However, things are more interesting than that.  For, in the area that Henry finds himself, the locals have an odd hobby.  They like to construct facades of buildings, which, from the road, appear identical to actual buildings.  In fact, the majority of the things that look like barns from the road are not actually barns, but wooden facades that only look like barns.

Now, here’s the problem.  Henry has a justified true belief that he sees a barn, which, in the traditional account, means that he knows that he sees a barn. But it’s only by sheer luck that Henry is actually correct in his belief.  If Henry had happened to be looking at any of the other barn-like objects in the area, he would have been wrong.  This begs the question: Does Henry really know that he is looking at a barn?

If you answer “yes” to that question, then consider the following.  Suppose that someone next to him is familiar with the area, and tells Henry that, “actually, the people in this area construct facades of buildings, and most of the things that look like barns around here are, in fact, not barns.”  If Henry is told this, but nobody confirms that he is actually looking at a real barn, does he still know that he is looking at a barn?  It would seem that his true belief is no longer justified — given what he now knows about the area, he doesn’t have a good enough reason for believing what he previously knew to be true.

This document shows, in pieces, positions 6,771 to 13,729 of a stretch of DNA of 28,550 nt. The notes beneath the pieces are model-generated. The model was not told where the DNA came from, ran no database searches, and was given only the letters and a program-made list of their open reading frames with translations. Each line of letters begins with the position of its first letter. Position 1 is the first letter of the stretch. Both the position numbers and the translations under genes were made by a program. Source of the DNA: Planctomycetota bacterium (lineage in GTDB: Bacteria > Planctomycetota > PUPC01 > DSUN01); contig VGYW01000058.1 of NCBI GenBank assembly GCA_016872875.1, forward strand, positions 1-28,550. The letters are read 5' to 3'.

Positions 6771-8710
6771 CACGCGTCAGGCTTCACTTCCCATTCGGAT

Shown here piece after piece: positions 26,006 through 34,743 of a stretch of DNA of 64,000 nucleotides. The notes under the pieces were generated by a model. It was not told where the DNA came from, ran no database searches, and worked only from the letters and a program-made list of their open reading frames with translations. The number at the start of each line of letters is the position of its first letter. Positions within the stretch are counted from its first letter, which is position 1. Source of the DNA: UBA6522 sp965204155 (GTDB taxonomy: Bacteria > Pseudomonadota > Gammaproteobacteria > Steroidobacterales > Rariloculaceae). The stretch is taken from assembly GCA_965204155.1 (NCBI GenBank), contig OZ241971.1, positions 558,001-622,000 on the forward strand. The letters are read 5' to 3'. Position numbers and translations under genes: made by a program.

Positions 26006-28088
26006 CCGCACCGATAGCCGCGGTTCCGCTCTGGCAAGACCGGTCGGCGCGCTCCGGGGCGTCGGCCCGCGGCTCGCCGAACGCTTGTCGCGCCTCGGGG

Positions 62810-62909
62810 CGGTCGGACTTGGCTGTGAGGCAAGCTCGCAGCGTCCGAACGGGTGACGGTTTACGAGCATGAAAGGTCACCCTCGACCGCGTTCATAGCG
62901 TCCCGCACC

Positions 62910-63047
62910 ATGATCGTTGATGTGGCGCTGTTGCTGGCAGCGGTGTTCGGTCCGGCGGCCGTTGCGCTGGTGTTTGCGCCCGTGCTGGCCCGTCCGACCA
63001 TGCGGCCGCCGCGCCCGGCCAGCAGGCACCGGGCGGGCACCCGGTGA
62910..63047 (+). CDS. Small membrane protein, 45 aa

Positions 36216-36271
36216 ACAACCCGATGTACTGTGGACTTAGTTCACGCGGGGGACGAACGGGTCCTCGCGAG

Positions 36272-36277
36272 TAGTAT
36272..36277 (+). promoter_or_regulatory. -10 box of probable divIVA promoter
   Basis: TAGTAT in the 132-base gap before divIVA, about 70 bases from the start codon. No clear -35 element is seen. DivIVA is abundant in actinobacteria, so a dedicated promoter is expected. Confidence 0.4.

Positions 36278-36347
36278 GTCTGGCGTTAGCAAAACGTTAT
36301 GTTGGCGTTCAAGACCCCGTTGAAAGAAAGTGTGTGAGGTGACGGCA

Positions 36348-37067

Did Henry go from knowing something to not knowing it? If so, than to what degree is knowledge dependent on our state of mind?  If not, did he ever know it, and can we ever know something luckily, or are there other qualifications to knowledge other than it being justified and true?

Duncan Pritchard, a professor at the University of Edinburgh, Scotland, performs what is probably the first thorough examination of this concept in his book, Epistemic Luck.

I’ll leave it at that, for now, to bring up the idea of epistemic luck.  It’s something that I’ll be keeping in the back of my mind this year as the epistemology topics come up.  I’ll be beginning my second year tomorrow, which, fortunately, has a greater focus on philosophy than my first year.  I’ll probably come back to this idea in a later post, as epistemology is one of my favourite areas of philosophy.

PHOTO CREDIT: iowa_spirit_walker / CC BY 2.0